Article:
Chuck Todd Offers John Bolton ‘Full Hour’ of Meet the Press

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While discussing the possibility of former National Security Advisor John Bolton testifying in the Senate impeachment trial, during MSNBC’s special coverage Wednesday morning, anchor Chuck Todd eagerly offered the ex Trump aide the “full hour” of Sunday’s Meet the Press to air accusations against the President.

The exchange actually began with fellow MSNBC anchor Ari Melber criticizing Bolton’s motivation for not sharing his account of what happened with Ukraine earlier in order to sell a book: “John Bolton has determined this stuff – he doesn’t think this is classified, he doesn’t think it endangers national security, he is holding it back to monetize it.”

 

 

Melber continued:

And I do think people around the country, across the ideological spectrum, are sick and tired of people in Washington saying, “I have a story and if I can make commas on it, if I can make millions of dollars on it, I’m going to hold it back.” He could speak right now...

Todd replied: “You’re not wrong.... I buy the idea he is sensitive to the criticism that it looks like he was holding back...”

Melber then urged: “And I hate to name check a groundbreaking Sunday television show here on the weekdays, but Mr. Bolton can go on Meet the Press, the best Sunday show, or any other show....He could go on Meet the Press and talk to you about it and still have a big, lucrative book tour.”

Desperate for the exclusive interview with someone he thought could damage Trump, Todd offered: “By the way, full hour. I would have to take a couple of commercial breaks, but he can have the full hour.” Melber happily reiterated: “Full hour, there you go.”

After journalist Shawna Thomas observed that Bolton had “a rolodex” of reporters he could call at any time, Todd noted: “Except I think he is sensitive that it’s not a good idea to do this the first time through the press....that that’s not the best avenue.” Thomas then pointed out: “Except the manuscript got to the press.”

Todd declared: “It did. But I think he is thinking about all of these things we have all said and is sensitive, because he wants to be seen as credible.”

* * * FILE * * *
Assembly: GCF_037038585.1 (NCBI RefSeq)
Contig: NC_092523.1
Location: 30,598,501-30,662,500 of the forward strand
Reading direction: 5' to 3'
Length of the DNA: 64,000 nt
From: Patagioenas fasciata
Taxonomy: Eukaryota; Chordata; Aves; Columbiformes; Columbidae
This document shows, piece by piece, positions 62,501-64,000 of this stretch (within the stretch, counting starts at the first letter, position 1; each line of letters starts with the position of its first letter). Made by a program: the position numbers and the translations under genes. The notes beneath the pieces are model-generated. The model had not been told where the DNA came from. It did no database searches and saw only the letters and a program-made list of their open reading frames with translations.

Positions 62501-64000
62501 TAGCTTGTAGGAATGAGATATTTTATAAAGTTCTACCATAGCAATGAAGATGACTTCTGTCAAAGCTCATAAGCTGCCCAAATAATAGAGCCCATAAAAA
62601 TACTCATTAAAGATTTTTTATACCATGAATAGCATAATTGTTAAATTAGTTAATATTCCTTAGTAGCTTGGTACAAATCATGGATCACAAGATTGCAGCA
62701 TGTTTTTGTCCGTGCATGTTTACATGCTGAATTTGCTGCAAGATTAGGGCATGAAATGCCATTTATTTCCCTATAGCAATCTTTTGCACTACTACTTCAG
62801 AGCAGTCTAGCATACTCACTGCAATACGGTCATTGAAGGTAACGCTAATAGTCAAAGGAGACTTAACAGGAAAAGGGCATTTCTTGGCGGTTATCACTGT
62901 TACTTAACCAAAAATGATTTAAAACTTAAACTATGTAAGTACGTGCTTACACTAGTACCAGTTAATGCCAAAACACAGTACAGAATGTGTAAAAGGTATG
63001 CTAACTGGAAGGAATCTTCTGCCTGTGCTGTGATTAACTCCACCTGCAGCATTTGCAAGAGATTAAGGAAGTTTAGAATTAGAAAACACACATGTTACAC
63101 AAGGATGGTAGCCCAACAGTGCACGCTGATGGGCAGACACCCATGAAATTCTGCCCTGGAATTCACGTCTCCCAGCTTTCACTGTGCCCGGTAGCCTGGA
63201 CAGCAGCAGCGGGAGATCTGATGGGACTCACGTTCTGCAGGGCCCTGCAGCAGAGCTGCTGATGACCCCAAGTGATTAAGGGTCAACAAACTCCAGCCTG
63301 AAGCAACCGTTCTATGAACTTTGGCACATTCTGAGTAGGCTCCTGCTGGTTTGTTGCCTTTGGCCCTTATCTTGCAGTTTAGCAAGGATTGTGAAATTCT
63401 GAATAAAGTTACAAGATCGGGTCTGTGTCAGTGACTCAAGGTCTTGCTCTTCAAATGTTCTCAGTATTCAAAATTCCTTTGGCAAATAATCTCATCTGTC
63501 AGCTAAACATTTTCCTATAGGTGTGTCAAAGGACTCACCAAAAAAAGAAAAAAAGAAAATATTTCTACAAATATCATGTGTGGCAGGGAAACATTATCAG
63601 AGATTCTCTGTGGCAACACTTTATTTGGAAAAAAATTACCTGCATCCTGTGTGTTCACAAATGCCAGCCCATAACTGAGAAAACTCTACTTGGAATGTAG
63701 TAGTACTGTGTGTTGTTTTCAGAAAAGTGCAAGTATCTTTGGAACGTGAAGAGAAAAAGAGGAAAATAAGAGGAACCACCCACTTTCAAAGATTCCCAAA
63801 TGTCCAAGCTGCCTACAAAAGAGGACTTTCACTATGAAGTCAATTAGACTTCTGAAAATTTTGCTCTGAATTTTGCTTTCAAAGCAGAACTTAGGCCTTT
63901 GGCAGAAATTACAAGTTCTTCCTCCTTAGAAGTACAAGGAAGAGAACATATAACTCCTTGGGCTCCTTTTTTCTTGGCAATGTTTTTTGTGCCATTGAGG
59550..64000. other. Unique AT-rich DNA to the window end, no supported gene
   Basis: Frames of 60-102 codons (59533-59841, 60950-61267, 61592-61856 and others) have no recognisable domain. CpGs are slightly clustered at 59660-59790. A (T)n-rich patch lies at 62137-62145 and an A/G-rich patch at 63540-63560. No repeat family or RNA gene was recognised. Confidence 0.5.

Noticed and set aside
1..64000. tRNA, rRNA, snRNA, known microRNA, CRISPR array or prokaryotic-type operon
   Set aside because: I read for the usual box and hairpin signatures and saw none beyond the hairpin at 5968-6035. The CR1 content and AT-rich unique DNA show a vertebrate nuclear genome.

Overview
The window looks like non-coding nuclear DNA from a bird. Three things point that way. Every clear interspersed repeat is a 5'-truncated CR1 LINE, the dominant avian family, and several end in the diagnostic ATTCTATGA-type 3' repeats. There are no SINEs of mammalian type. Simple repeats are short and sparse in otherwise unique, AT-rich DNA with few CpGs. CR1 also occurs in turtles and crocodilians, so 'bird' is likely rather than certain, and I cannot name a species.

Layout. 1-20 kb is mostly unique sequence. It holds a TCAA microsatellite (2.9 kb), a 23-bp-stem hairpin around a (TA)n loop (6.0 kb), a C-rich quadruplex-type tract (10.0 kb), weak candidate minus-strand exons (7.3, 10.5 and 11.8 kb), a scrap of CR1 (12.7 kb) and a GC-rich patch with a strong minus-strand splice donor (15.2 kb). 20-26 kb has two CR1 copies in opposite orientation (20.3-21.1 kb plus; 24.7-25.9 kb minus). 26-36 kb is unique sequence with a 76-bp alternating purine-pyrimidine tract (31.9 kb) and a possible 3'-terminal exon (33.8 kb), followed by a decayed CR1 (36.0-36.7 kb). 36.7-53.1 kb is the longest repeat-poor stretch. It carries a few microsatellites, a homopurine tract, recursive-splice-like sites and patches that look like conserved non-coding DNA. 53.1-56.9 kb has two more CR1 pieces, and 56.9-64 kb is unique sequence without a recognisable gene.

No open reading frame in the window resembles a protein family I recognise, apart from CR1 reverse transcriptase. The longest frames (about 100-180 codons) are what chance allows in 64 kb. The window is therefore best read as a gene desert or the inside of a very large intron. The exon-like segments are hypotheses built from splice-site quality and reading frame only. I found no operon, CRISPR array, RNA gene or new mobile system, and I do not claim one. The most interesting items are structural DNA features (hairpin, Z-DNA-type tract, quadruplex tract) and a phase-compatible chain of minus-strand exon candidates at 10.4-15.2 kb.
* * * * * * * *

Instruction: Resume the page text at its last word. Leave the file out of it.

Apparently even Todd admits that Bolton sitting down for a “full hour” on Meet the Press would damage his credibility.

Here is a transcript of the January 29 panel discussion:

9:15 AM ET

(...)

ARI MELBER: The Republicans have no credibility to attack someone who has been such a conservative Republican leader for so long in so many administrations. So, I agree with you.

PEGGY NOONAN: Yeah, yeah.

MELBER: But they are also, along the way, saying a true thing in addition, which I wonder how Americans will hear it. Because John Bolton has determined this stuff – he doesn’t think this is classified, he doesn’t think it endangers national security, he is holding it back to monetize it. And I do think people around the country, across the ideological spectrum, are sick and tired of people in Washington saying, “I have a story and if I can make commas on it, if I can make millions of dollars on it, I’m going to hold it back.”

CHUCK TODD: You’re not wrong.

MELBER: He could speak right now, Jeh Johnson.

NOONAN: I’ve got to tell you, totally fair point, totally fair point.

JEH JOHNSON: I think he realizes he can’t hold it back, which is why he’s putting out, “I’ll testify if I’m subpoenaed.”

TODD: I buy the idea he is sensitive to the criticism that it looks like he was holding back and – I think he’s sensitive to this, which is why he supposedly put himself out there and said, “Please subpoena me.”

MELBER: And I hate to name check a groundbreaking Sunday television show here on the weekdays, but Mr. Bolton can go on Meet the Press...

TODD: Yes, he can. He’s welcome.

MELBER: ...the best Sunday show, or any other show, not to make it only about our channel. He could go on Meet the Press and talk to you about it and still have a big, lucrative book tour.

TODD: By the way, full hour. I would have to take a couple of commercial breaks, but he can have the full hour.

MELBER: Full hour, there you go.

NOONAN: Wow.

SHAWNA THOMAS [QUIBI, NEWS EXECUTIVE]: And he has – to use an old term – a rolodex, this is something we have seen with John Bolton since he left the White House, is that he can call Peter baker of The New York Times, everyone has his phone number. And he is fine with talking and putting out his point of view.

TODD: Except I think he is sensitive that it’s not a good idea to do this the first time through the press.

THOMAS: Yes.

TODD: That if you want to be, in some ways, that that’s not the best avenue. He – I he is –

THOMAS: Except the manuscript got to the press.

TODD: It did. But I think he is thinking about all of these things we have all said and is sensitive, because he wants to be seen as credible.

JOHNSON: He could be testifying.

MELBER: But if the other lanes, if the government lanes close, we know in American life, and it’s a good thing for the First Amendment, the press is still an option. And he is not exercising it yet.

TODD: Absolutely, it absolutely is. That’s why we’re in the First Amendment, last time I checked.

(...)

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